The charm of good old love stories is timeless. The box office success of Sita Ramam, starring Dulquer Salmaan and Mrunal Thakur, is a testimony to that. In the post-pandemic period, when filmmakers are struggling to bring the audience back to the theatres, this Telugu romance is winning hearts across India.
Sita Ramam, which is releasing on Amazon Prime Video on September 9, has collected Rs 42.62 Cr worldwide at the box office in 33 days. What is the mystery behind the magic that is dragging the audience to the plexes to watch Sita Ramam? Directed by Hanu Raghavapudi, and produced by Swapna Cinema and Vyjayanti Movies, the period drama transcends time and borders. This is a poignant love story centred around a letter.
Lieutenant Ram, played by the ever-so-charming Dulquer Salmaan, is an orphaned soldier stationed in Kashmir whose life changes after he receives a letter from Sita, who she claims to be his wife. Much like Aparna Sen’s The Japanese Wife, love brews even though Ram and Sita have never seen each other. Determined to meet his ‘wife’, Ram sets out on a journey. His encounter with Mrunal Thakur, who plays Sita, and their blossoming relationship makes for the rest of the story.
A love story set in the 1960s
Is that all? Of course, not. These events took place in 1964. But the actual timeline of Sita Ramam is set 20 years later — in 1984. Afreen, granddaughter of a Pakistani brigadier, must deliver Ram’s last letter to Sita. What connection does a Pakistani brigadier have with an Indian lieutenant? Why is Afreen (played by Rashmika Mandanna) chosen to deliver that letter? Does she crack the mystery of who Sita is?
Hanu Raghavapudi unravels the web of suspense in this heartrending film, and turns a mundane, run-off-the-mill tale into a visual spectacle. From the breathtaking landscapes of Kashmir valley to the earthy locales of Andhra Pradesh, the visual poetry on screen makes Sita Ramam a delightful watch. Credit goes to cinematographers P.S. Vinod and Shreyaas Krishna for bringing out the beauty of the rough terrains of the valley so magnificently.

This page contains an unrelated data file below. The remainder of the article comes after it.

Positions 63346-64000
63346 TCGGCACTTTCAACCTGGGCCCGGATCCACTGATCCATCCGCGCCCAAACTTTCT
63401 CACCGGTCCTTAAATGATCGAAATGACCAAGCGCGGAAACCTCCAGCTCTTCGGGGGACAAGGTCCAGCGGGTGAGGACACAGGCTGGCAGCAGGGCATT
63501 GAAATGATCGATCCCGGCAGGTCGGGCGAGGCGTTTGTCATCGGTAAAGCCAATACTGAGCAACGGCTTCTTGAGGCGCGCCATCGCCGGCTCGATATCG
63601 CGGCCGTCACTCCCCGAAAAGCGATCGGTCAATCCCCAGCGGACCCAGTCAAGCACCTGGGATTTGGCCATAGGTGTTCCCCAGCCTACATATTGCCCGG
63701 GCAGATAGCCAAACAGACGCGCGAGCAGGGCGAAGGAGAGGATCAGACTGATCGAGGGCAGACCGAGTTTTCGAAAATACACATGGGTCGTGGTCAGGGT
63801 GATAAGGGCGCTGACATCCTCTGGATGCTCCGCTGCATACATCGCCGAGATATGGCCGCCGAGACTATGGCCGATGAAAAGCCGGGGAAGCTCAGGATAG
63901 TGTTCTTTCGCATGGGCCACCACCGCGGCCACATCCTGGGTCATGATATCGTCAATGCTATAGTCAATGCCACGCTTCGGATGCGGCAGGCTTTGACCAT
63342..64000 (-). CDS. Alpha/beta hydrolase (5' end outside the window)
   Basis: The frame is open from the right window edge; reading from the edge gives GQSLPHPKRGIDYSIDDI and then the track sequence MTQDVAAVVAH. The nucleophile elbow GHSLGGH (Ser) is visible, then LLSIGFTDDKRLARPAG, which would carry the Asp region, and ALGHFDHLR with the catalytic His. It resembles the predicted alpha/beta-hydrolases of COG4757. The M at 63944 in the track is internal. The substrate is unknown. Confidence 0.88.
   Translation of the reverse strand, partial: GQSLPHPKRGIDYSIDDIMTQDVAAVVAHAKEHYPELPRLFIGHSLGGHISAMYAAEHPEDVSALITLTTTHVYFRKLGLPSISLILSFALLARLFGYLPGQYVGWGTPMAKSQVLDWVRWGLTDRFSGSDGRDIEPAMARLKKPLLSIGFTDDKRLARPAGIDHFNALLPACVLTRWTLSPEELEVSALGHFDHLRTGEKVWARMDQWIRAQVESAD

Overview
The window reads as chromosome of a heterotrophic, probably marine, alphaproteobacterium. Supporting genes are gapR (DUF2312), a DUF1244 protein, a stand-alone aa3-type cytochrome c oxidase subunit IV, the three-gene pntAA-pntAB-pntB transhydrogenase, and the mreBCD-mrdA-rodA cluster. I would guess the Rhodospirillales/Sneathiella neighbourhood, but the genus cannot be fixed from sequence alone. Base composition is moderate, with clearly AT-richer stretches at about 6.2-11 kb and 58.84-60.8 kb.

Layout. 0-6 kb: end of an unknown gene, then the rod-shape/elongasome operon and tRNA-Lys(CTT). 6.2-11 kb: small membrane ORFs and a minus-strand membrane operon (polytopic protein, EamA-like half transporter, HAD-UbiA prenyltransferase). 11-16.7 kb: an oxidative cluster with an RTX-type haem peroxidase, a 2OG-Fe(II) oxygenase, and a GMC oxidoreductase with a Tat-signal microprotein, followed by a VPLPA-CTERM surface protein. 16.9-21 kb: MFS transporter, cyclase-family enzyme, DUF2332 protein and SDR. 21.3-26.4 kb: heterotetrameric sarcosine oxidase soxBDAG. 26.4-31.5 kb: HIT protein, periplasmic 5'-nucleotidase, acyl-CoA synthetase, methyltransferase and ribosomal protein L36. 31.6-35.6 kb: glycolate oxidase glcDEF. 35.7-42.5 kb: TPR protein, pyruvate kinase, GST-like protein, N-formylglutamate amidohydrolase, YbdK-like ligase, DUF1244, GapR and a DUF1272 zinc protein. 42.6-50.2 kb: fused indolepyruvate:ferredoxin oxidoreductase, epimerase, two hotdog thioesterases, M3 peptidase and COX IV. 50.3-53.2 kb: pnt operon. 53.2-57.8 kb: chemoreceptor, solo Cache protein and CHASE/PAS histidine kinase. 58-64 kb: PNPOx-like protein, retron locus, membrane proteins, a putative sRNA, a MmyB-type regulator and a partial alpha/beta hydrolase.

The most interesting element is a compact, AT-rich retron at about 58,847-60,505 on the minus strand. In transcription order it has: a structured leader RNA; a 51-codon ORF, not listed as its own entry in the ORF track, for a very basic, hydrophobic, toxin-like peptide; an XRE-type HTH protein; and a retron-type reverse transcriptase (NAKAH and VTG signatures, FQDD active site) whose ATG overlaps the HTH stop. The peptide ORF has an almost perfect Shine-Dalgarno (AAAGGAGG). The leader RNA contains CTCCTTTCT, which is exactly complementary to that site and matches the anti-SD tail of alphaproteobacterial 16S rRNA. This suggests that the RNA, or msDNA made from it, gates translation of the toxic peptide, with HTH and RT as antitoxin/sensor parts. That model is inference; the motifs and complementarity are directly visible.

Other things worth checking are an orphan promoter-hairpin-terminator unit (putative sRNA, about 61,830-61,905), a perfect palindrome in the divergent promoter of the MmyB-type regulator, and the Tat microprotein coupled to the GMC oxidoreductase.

The winning combo of Dulquer, Mrunal and Rashmika
Dulquer and Mrunal are the real show-stealers in Sita Ramam. Their effortless chemistry adds to the visual aesthetic of the scenes. They are so invested in their roles that Lieutenant Ram and Sita Mahalakshmi feel like actual people, in flesh and blood. Mrunal looks gorgeous in her retro look, carrying an aura of pious innocence around her. Them apart, Rashmika is sincere as an obstinate young woman on a journey of self-discovery.
The music of the film acts as the glue that holds the love story together. Composed by Vishal Chandrasekhar, the songs have a touch of the good ol’ days. The orchestration adds dollops of nostalgia to the mix. Even the choice of singers has the charm of the era portrayed on screen. For example, S.P. Charan will most certainly remind you of the legendary S.P. Balasubramanian in Inthandham. And like icing on the cake, the costumes by Sheetal Sharma, and the art decoration by Irfan Rashid Sheikh add to the old-world charm.
The bit that becomes a tad tiring
However, where Sita Ramam falters is in balancing the love story with the message of humanity that the makers want to deliver. In some places, the narrative becomes predictable, and the twists do not have the intended impact. In one sequence, a character tells Afreen that there is nothing wrong in loving one’s country but one must not harbour hatred for their neighbouring nations. To deliver this message, the politics of identity and nationalism is stretched to the seams, making it a tad tiring. But the faith the film places on the inherent good in man helps you get over these flaws.
You can stream the Telugu-language Sita Ramam – along with dubs in Malayalam and Tamil — on Amazon Prime Video from September 9.